TUESDAY, Sept. 15, 2015 (HealthDay News) -- The U.S. Food and Drug Administration has ordered the R.J. Reynolds Tobacco Co. to stop selling four new cigarette brands because they violate provisions of the 2009 tobacco control law.
The agency determined that the cigarettes are substantially different from existing Reynolds tobacco products on the market and need a full agency review before they can be marketed. The cigarettes are Camel Crush Bold, Pall Mall Deep Set Recessed Filter, Pall Mall Deep Set Recessed Filter Menthol and Vantage Tech 13.
These new cigarettes contain higher levels of some ingredients and ingredients that were not in the comparison products, the agency said Tuesday. Camel Crush Bold, for example, contains a menthol capsule in its filter that the agency believes would make it more attractive to younger smokers.
"These products had been provisionally marketed while our scientific review has taken place," Mitch Zeller, director of FDA's Center for Tobacco Products, explained during a morning news conference.
But going forward, these products can no longer "be sold, distributed, imported or marketed in interstate commerce," Zeller said. Selling or distributing these brands could result in FDA enforcement action, including seizure, the agency said.
Retail stores, however, have 30 days to dispose of any inventory on hand.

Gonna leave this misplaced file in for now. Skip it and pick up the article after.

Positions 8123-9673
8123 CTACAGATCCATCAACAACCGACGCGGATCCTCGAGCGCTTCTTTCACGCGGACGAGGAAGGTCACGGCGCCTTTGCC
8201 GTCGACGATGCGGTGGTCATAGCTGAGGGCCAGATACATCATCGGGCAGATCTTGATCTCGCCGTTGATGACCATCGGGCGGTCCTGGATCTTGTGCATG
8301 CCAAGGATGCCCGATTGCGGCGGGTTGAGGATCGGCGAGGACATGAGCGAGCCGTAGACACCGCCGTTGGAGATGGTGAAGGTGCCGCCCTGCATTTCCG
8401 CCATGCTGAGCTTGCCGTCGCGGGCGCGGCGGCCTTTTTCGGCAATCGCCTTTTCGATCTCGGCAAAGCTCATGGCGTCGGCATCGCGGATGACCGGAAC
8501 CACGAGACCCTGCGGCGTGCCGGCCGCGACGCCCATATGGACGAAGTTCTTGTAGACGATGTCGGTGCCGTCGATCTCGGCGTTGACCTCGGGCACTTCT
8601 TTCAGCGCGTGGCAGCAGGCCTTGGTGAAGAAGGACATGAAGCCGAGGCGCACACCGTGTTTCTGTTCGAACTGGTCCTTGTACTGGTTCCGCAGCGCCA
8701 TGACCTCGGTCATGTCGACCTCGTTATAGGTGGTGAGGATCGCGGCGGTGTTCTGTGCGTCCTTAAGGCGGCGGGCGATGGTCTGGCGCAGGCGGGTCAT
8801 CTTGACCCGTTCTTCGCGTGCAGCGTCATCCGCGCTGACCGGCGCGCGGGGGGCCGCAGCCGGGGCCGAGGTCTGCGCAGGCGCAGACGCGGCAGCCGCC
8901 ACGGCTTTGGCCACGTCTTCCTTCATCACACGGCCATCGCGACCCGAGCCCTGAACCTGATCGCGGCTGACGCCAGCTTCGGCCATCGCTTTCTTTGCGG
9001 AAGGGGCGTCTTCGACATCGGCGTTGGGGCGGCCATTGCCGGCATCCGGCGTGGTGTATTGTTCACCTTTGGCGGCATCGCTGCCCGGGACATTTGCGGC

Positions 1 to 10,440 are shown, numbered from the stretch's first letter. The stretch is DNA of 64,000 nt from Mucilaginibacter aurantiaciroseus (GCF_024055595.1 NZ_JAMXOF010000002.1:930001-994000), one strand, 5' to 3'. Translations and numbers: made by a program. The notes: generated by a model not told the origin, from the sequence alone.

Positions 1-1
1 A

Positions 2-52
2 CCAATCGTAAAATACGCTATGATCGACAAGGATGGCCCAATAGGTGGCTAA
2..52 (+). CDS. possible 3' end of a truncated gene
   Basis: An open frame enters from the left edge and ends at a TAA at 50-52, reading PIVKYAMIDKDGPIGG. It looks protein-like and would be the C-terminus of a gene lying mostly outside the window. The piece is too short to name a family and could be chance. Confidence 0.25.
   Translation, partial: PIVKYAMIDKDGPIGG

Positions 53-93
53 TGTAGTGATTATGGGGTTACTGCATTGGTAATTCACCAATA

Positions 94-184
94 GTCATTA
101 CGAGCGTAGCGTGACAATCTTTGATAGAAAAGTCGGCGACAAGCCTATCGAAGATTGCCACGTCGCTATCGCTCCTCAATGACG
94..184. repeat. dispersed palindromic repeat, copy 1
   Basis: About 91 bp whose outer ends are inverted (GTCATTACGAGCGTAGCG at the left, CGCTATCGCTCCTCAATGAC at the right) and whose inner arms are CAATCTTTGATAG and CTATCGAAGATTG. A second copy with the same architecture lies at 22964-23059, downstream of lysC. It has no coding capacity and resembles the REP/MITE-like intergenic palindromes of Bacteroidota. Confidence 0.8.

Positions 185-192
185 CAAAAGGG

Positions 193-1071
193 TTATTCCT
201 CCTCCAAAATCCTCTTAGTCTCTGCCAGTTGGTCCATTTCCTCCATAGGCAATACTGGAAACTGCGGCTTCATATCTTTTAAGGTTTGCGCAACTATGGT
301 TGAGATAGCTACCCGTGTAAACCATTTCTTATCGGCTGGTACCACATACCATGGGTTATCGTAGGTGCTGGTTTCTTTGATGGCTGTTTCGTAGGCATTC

A senior executive with R.J. Reynolds disagreed with the FDA's ruling.
"We believe that our substantial equivalent applications fully satisfied the guidance the agency provided, and we respectfully disagree with their evaluations of the products in question," Jeffery Gentry, executive vice president of operations and chief scientific officer for the company, said in a statement released Tuesday.
"Our submissions to the agency on these brands were comprehensive and we believe we effectively demonstrated substantial equivalence. We're examining all of our options at this time," Gentry said.
Zeller explained that the four brands of cigarettes were put on the market during a "grace period" granted under the 2009 Tobacco Control Act, which gave the FDA oversight authority for tobacco products. This grace period covered products that entered the market after February 2007 and before March 2011.
Matthew Myers, president of the Campaign for Tobacco-Free Kids, said the FDA order is precedent-setting.
"For the first time since being granted regulatory authority over tobacco products by a 2009 law, the FDA today ordered a tobacco company to pull a major cigarette brand off the market," Myers said in a statement.
He said tobacco manufacturers have a long history of modifying their products to make them more attractive and more addictive. They also target new brands and styles to specific segments of the market, including children, he said.
"Today's decision sets an important precedent that almost certainly will apply to other brands," he said.
For the products to be marketed in the future, the Winston Salem, N.C., tobacco company has to reapply to the FDA, Zeller said.
Zeller said that all four cigarette products have different characteristics than the comparison cigarettes that preceded them.
"The company did not adequately show that those differences did not cause these products to raise different questions of public health," he said.
Speaking at the news briefing, David Ashley, director of the Office of Science at FDA's Center for Tobacco Products, said that harmful ingredients in the new products included increased amounts of the chemicals formaldehyde and toluene, and dyes. There were also high levels of menthol and new ingredients that could affect toxicity, Ashley said.
For more on the FDA and tobacco, visit the U.S. Food and Drug Administration.